In The Market Place

By George Sterling

Rev. xviii: 10-13

In Babylon, high Babylon,
    What gear is bought and sold?
All merchandise beneath, the sun
    That bartered is for gold:
Amber and oils from far beyond
    The desert and the fen,
And wines whereof our throats are fond-
    Yea ! and the souls of men!

In Babylon, grey Babylon,
    What goods are sold and bought?
Vesture of linen subtly spun,
    And cups from agate wrought;
Raiment of many-colored silk
    For some fair denizen,
And ivory more white than milk—
    Yea ! and the souls of men !

In Babylon, old Babylon,
    What cargoes on the piers?
Pearls from a tepid ocean won,
    And gems that are as tears;
Arrows and javelins that prevail
    Against the lion's den,
And brazen chariots and mail—
    Yea! and the souls of men!

In Babylon, mad Babylon,
    What get you for your pence?
A moiety of cinnamon,
    Of flour and frankincense;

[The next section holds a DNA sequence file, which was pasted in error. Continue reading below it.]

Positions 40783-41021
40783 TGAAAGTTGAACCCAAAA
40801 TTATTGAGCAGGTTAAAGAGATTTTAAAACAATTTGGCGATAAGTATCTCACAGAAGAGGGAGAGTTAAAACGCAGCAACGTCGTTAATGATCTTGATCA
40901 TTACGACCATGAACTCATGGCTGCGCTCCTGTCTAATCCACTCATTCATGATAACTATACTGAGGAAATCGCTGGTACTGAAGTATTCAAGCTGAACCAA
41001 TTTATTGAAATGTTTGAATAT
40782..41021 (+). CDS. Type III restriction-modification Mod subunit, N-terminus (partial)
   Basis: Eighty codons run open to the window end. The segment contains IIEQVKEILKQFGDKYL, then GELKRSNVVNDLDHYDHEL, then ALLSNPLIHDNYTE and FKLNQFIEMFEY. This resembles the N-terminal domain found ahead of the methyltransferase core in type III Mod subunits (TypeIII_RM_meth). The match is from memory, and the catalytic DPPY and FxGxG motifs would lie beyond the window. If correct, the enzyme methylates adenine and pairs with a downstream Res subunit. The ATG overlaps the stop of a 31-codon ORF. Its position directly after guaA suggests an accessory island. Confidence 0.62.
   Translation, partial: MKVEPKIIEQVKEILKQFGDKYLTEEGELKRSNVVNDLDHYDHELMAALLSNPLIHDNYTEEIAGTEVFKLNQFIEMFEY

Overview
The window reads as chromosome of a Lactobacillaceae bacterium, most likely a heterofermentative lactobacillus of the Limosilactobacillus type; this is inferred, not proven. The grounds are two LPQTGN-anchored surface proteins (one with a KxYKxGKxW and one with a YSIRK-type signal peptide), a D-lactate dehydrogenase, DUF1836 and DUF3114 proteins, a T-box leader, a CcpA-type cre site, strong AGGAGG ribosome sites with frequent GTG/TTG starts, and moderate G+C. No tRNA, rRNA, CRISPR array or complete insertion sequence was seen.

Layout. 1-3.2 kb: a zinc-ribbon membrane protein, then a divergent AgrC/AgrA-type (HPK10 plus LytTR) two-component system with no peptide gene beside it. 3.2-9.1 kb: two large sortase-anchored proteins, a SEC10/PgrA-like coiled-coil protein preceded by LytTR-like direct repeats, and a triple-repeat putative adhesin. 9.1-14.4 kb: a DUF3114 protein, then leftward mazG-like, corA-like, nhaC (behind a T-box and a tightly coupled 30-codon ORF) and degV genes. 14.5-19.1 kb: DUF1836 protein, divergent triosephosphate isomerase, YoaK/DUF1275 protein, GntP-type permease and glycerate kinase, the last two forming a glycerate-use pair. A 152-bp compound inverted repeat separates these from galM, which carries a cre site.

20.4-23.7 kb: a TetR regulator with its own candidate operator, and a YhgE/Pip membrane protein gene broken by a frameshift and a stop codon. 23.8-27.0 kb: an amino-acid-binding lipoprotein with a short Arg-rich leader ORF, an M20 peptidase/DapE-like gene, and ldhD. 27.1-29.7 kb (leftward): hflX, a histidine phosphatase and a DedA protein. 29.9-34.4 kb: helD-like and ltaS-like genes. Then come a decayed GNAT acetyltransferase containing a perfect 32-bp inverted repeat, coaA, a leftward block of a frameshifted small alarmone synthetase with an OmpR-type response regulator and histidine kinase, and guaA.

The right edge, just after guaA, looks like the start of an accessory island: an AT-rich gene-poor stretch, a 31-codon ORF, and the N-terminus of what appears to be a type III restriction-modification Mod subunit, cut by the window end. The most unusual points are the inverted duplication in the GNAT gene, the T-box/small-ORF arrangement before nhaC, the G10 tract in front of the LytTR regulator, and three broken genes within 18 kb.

But let the shekels in your keep
    Be multiplied by ten,
And you shall purchase slaves and sheep—
    Yea! and the souls of men!

In Babylon, sad Babylon,
    What chattels shall invite?
A wife whenas your youth, is done,
    Or leman for a night.
Before Astarte's portico
    The torches flare again;
The shadows come, the shadows go—
    Yea! and the souls of men!

In Babylon, dark Babylon,
    Who take the wage of shame?
The scribe and singer, one by one,
    That toil for gold and fame.
They grovel to their masters' mood;
    The blood upon the pen
Assigns their souls to servitude-
    Yea! and the souls of men!

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